How important is it that Catholics be allowed to discriminate against fags and dykes yet still collect federal money? Church royalty, the U.S. Bishops, issued their own letter this week. “Today’s executive order is unprecedented and extreme and should be opposed. In the name of forbidding discrimination, this order implements discrimination. With the stroke of a pen, it lends the economic power of the federal government to a deeply flawed understanding of human sexuality, to which faithful Catholics and many other people of faith will not assent. As a result, the order will exclude federal contractors precisely on the basis of their religious beliefs.”

This is a kind of holy war being waged against the holiest in our nation. Although we don’t condone violence of any kind, we hereby call for a mass uprising, a revolution if you will. It’s time for Catholics and other conscientious Christians who have read the Bible and understand the difference between employable Americans and disgusting Americans to speak with one unified voice. It’s time for them to declare loudly and proudly and repeatedly, “The Godless heathens will not be allowed to discriminate against people of faith!”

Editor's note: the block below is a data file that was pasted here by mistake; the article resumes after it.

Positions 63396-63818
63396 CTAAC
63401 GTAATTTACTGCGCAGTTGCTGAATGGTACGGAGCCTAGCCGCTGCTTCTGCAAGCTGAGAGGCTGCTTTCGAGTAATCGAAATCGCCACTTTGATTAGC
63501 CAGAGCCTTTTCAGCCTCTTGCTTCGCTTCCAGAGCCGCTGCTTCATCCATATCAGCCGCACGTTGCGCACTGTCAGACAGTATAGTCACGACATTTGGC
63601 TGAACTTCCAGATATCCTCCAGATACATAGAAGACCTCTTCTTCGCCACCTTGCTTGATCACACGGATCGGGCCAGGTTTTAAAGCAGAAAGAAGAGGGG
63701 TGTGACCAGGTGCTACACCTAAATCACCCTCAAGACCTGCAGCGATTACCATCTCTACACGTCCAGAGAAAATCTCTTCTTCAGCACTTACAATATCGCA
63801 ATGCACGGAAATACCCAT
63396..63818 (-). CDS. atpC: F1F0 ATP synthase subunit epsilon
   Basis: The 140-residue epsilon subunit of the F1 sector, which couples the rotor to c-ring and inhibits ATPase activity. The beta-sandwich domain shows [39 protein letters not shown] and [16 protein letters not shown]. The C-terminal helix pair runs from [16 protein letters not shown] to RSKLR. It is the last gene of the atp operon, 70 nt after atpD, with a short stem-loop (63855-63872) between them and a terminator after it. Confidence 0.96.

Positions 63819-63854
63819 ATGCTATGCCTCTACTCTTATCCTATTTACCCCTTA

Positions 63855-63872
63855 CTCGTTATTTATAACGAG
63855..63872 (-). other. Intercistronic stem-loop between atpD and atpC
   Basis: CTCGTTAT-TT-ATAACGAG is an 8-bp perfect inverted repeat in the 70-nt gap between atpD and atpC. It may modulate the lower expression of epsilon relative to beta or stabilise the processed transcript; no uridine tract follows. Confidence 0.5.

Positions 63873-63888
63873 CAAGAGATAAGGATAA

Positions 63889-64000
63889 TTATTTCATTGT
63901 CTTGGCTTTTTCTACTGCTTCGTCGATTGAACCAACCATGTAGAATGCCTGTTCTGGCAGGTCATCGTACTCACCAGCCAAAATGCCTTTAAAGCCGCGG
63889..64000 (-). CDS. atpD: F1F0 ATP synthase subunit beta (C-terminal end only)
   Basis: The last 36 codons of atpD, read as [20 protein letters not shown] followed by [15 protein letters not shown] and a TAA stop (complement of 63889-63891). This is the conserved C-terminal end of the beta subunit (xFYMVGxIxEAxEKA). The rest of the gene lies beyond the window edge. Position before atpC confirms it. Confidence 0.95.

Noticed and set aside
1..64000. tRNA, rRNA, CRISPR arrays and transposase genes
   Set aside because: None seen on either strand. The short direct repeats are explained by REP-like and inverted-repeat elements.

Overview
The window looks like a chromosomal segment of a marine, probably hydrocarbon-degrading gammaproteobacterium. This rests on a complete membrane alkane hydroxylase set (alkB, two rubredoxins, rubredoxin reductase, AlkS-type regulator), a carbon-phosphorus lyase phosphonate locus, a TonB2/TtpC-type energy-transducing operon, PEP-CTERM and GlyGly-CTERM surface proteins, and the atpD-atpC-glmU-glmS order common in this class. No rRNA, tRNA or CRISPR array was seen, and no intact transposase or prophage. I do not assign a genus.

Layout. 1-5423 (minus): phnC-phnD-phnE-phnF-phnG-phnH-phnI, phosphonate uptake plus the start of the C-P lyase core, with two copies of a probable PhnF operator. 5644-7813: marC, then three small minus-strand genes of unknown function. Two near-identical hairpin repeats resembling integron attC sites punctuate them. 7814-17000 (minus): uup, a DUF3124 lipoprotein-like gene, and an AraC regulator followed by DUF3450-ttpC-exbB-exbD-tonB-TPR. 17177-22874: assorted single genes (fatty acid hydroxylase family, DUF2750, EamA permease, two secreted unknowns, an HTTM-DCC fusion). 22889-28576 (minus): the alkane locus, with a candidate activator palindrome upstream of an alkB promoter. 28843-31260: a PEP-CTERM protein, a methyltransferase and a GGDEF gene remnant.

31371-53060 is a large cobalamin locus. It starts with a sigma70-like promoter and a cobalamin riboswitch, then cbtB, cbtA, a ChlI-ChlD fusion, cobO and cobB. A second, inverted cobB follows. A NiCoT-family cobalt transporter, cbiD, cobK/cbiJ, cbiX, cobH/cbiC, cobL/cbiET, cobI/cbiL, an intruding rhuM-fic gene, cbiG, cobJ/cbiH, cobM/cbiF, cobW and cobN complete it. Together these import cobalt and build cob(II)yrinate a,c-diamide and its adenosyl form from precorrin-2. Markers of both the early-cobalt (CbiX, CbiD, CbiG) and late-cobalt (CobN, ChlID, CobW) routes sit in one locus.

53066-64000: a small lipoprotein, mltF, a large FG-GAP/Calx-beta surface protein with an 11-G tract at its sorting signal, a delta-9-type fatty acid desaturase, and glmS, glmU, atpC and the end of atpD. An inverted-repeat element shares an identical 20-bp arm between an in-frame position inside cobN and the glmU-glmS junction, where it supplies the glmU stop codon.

being real about gay rightsSome satanic progressive types have already started minimizing the importance of everything staying the way it’s always been. They claim that religious groups should be allowed to discriminate against whomever they please – but not if they wish to do business with the government, with “the people.” Really? Let’s be honest: One of the very best reasons to call your business “faith-based” is to get access to all that free, untaxed money currently flowing into the religion industry. It sort of defeats the whole point of saving souls if there’s no profit in it.

The fight for moral freedom has just begun. And we all know which side the better angels are on.

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1 Response

  1. Well, the question is really if the state should dole out money for the most ludicrous projects. Charity once was the prerogative of religious entities – and the state not only abstained or knew no such charity but the religious charities’ moneys was self-collected from the faithful and then redistributed, hopefully equitably. That religion has let the state grow into a role where they now depend on its money is the real fault. Maybe just this executive order is the last straw to successfully separate state and religion so that religion can strive and uphold its own values undivided.